My thoughts are, even if Miracle Grow is safe (according to some, not everyone), why bother since it's unnecessary? Who needs the extra work and mess?

Also, can't MG burn your plants?

    Bookmark   June 27, 2008 at 11:39PM
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icyveins, Miracle Grow doesn't require any extra work. You just take a scoop and dump it in your water and water. It's really not messy either. It just gives the water a slight blue color. I've never seen it burn a plant either. I mainly use it on plants in pots. I water young plants with it at half strength. I would not do without it.

    Bookmark   June 28, 2008 at 12:56AM
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jean001(z8aPortland, OR)

It was asked: "Also, can't MG burn your plants?"

Only if you exceed the suggested dose.

    Bookmark   June 28, 2008 at 12:59AM
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icyveins(5b Indiana)

Hmm... So it can burn plants, possibly cause an imbalance in the soil's micro-organisms, and you can get the same results from compost? What exactly is the point then? I can't help but think that many people who swear by Miracle Grow just fell prey to the marketing scheme. I wonder if you were to forego it for a season, if your plants would fare just as well?

I'm willing to bet they would.

I'll admit that I used MG when I was first starting out in the gardening world and hadn't really educated myself about soil. I was highly skeptical when my boyfriend started talking about going organic but I've never once regretted giving into him. My gardens perform better now than they ever did back when I still used synthetics.

If you use it in your garden, fine. I'm not one to tell you what you should do with your home... However, I do have a problem with people who essentially say that you can't get good results without it (especially if they've never tried to see what would actually happen WITHOUT it!)

There are too many fabulous gardens out there without an ounce of Miracle Grow in them for me to actually buy into the myth.

    Bookmark   June 28, 2008 at 1:47AM
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Karchita(WA Z8)

"I've been using Miracle Grow for over a decade on them. My earthworms and microherd must be doing pretty darn good!"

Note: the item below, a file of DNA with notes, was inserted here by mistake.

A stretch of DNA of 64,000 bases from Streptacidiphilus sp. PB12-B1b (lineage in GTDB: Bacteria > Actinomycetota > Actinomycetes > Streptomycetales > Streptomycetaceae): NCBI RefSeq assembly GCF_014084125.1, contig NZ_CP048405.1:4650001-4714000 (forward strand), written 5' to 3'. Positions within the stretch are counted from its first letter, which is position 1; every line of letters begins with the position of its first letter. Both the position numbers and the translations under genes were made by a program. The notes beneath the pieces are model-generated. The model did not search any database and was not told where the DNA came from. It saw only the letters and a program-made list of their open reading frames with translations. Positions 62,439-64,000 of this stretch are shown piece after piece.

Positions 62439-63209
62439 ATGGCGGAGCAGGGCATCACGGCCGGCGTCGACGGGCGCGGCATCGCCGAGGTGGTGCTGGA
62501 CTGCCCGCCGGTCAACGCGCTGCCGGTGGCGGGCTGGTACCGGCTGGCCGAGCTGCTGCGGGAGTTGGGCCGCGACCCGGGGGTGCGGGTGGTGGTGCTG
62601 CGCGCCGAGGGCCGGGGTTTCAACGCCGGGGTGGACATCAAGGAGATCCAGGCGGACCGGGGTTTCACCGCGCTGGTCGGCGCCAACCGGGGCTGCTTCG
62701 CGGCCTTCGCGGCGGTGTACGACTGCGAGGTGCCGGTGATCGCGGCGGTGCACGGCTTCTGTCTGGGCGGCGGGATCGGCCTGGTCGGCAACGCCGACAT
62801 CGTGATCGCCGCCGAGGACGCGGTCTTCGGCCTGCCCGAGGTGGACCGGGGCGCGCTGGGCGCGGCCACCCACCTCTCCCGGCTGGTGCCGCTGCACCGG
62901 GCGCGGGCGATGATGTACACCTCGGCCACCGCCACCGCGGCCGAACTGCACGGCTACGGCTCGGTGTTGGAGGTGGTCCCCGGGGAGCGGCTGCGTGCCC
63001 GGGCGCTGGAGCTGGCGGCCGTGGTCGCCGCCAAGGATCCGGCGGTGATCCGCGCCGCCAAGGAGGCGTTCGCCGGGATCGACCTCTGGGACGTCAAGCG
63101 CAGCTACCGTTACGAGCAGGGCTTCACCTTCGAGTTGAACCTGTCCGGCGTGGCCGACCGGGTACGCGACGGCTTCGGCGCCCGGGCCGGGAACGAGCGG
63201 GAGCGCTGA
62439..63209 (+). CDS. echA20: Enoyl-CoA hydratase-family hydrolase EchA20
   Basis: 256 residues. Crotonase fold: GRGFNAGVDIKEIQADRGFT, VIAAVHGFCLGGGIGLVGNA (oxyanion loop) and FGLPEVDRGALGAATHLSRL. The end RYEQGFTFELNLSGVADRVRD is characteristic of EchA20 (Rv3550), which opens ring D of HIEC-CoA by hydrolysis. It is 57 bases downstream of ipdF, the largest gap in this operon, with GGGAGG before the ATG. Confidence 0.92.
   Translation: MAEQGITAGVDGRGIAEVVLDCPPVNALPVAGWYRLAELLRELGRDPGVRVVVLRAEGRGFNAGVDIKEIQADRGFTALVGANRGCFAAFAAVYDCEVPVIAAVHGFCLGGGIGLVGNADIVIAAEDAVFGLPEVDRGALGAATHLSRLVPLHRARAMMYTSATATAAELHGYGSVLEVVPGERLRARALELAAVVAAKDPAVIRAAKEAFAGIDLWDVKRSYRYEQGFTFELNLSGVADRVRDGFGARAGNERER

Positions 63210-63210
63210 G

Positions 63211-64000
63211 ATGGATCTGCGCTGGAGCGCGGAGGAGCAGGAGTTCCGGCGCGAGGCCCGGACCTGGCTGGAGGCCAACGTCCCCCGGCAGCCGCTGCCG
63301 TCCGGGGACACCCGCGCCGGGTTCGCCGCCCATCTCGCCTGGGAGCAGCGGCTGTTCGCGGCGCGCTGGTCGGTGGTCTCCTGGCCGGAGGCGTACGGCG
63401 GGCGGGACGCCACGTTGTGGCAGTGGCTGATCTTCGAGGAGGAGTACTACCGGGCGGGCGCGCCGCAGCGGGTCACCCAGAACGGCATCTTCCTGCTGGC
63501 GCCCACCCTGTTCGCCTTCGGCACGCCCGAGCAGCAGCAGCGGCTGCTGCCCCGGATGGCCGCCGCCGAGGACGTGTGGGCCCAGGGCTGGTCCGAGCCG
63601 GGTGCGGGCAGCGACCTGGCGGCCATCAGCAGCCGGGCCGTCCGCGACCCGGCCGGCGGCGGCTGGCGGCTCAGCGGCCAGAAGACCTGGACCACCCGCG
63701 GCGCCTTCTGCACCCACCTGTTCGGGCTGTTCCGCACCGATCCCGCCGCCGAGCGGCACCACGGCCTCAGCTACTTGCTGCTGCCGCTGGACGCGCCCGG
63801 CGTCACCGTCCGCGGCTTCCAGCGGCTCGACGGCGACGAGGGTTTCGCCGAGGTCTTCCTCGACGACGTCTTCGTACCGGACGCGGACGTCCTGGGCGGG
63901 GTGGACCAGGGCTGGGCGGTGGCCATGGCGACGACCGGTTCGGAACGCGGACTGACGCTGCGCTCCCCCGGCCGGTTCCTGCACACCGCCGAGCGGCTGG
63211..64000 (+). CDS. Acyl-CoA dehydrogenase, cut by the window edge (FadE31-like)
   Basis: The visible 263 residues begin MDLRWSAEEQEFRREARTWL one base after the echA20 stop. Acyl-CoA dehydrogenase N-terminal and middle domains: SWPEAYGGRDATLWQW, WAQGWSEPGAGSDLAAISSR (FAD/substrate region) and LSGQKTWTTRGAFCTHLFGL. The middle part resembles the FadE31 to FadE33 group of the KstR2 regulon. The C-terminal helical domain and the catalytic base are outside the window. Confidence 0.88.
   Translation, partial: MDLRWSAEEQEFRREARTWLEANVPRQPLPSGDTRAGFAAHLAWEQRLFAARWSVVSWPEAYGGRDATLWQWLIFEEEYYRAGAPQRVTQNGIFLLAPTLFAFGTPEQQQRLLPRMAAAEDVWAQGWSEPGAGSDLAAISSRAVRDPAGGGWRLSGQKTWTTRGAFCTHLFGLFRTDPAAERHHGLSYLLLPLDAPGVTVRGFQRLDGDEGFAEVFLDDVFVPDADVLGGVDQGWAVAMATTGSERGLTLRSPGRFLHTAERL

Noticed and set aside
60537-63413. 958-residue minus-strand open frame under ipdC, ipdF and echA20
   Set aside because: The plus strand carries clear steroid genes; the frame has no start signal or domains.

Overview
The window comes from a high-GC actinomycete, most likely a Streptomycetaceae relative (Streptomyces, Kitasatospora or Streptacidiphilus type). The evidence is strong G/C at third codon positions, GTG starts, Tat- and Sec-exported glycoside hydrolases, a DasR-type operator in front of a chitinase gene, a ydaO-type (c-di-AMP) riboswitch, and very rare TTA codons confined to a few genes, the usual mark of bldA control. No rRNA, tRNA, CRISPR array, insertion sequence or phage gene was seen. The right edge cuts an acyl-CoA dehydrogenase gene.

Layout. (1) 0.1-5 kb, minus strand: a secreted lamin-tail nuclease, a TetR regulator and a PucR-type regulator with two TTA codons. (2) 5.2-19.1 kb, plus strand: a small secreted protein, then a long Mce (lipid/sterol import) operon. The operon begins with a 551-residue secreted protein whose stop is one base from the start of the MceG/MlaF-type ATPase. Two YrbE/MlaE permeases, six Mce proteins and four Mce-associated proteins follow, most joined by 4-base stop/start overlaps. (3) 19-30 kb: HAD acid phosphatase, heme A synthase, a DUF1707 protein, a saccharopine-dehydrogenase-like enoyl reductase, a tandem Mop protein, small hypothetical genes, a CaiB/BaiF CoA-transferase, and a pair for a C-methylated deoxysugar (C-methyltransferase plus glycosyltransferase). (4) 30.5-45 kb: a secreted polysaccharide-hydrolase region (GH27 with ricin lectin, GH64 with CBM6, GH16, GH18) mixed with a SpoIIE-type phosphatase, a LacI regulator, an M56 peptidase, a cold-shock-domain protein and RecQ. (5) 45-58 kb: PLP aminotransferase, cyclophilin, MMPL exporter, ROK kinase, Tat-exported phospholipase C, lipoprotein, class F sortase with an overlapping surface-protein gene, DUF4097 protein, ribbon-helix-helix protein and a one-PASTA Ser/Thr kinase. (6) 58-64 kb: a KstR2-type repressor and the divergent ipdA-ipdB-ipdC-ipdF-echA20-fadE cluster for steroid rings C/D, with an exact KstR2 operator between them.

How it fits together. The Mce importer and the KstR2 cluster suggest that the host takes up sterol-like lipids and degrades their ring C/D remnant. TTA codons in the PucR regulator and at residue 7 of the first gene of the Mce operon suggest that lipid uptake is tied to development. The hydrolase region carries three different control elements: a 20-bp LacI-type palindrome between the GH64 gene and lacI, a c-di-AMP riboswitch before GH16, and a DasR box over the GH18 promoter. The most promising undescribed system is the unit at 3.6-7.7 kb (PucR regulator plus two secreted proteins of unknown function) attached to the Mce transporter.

Unless for some reason the laws of science don't apply to your garden, you don't have much of a microherd in your soil because you have killed it with MG. Yes, plants grow large and produce a lot of nice flowers in the short term when you use MG, but it is an artificial stimulant of growth and in the long-term, it harms your soil.

Eventually the improved growth and flowering is not sustained. Plants grown with MG or similar have less resistance to pests and diseases and gardeners then feel the need to use more harmful chemicals to treat them. It is much smarter to prevent the problems than to cause even more pollution trying to control them.

"But it's not fair trying to imply that others are less informed than you because they don't agree with your theories."

Yes, you are right about that. However, I am not talking about theories; I am talking about facts. If you refuse to accept or even consider factual information, I really have nothing more to say.

    Bookmark   June 28, 2008 at 3:03AM
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I disagree that echinaceamaniac will get the same results without MG, if she tries it, next year. That is where the trap is.

By killing all the soil's micro-organisms and building up the soluble salt levels through the use of MG, her flowers will not bloom as well without it. It will take at least a couple of years to really SEE the benefit of just top-dressing with compost, once a year in spring, and mulching with organic matter (bark chips or shredded bark, as opposed to rocks or rubber) on top of the compost. Which is also cheaper, sometimes free! But it does require patience to get the same results, so I can see how someone can easily fall into this trap.

I sometimes use MG in my containers, but I'm also using a soil-less potting mix then.

    Bookmark   June 28, 2008 at 10:46AM
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Miracle Grow doesn't kill anything in your soil. That is BS. I some times forget to use it and the plants still do fine. This stuff is so diluted. It's no stronger than any other fertilizer. I understand someone has convinced some of you that it does harm your "Microherd," but I have yet to see anyone provide proof of any study involving Miracle Grow harming anyone's "microherd."

    Bookmark   June 28, 2008 at 11:27AM
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molie(z6 CT)

For practical and financial reasons I use Miracle Grow only for my potted deck plantings of annuals. Since annuals in CT are one-shot wonders, I figure that the MG will produce great blossoms until the fall and that small amounts can't be bad. I don't think overfertilizing is a good thing.... it's better to buy plants that have well established root systems.